Finance Bill - Inheritance Tax

Charles raises his concerns that inheritance tax penalises people living in the east and south-east of England.

Mr. Charles Walker (Broxbourne) (Con): Does my hon. Friend agree that the tax at the current threshold penalises most people living in the east and south-east who might be on moderate incomes and have moderate homes? Does he believe that the original intention of the tax when introduced was to hit such people?

Mr. Hammond: My hon. Friend makes two very good points. Clearly, it was not the intention of inheritance tax when introduced to hit the estates of modestly-off people-it was a tax at death on the estates of the wealthy, and was originally conceived as a tax on land. Its scope is now far wider than was originally intended, and it has become one of the great stealth taxes, largely because of the rapid increase in house prices.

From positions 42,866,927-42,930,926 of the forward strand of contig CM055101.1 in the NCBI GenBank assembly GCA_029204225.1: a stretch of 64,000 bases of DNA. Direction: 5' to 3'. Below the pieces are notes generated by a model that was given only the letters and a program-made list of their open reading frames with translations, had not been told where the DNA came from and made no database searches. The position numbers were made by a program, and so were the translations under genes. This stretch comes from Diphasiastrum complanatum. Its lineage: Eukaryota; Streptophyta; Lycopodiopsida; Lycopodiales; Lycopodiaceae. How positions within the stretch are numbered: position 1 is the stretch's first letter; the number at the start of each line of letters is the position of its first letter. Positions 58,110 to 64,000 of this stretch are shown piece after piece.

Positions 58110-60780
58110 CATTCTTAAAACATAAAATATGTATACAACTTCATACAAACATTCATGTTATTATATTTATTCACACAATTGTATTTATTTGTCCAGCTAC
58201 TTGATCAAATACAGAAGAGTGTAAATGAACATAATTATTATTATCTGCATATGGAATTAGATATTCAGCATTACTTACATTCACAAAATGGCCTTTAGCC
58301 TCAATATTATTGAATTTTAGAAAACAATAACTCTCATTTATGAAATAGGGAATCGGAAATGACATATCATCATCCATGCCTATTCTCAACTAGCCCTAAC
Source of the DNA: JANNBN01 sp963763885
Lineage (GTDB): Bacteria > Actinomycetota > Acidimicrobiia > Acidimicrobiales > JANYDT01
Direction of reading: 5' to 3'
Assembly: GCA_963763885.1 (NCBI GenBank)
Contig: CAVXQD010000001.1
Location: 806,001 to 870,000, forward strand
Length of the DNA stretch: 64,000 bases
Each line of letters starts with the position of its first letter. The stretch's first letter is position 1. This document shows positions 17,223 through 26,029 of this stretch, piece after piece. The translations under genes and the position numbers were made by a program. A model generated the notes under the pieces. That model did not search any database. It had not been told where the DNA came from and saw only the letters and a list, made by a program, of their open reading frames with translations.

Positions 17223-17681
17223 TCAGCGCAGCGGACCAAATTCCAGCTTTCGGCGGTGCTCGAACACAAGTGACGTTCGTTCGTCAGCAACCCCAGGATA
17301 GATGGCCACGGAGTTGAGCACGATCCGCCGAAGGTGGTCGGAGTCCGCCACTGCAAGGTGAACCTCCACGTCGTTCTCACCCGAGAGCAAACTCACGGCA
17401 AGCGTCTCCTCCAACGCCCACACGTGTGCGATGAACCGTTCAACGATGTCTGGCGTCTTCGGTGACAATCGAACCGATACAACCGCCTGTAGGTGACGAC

My hon. Friend makes another excellent point: its incidence is not evenly distributed across the country because of the historic disparity in the rise in house prices and the level of house prices. People on average incomes in parts of the south-east, London and eastern England are likely to be caught by the tax, and people on average earnings in other parts of the country are much less likely to be caught by it, because of the less rapid escalation in the value of their housing assets. That is another aspect to the unfairness of using fiscal drag as a way of expanding the scope of a tax.

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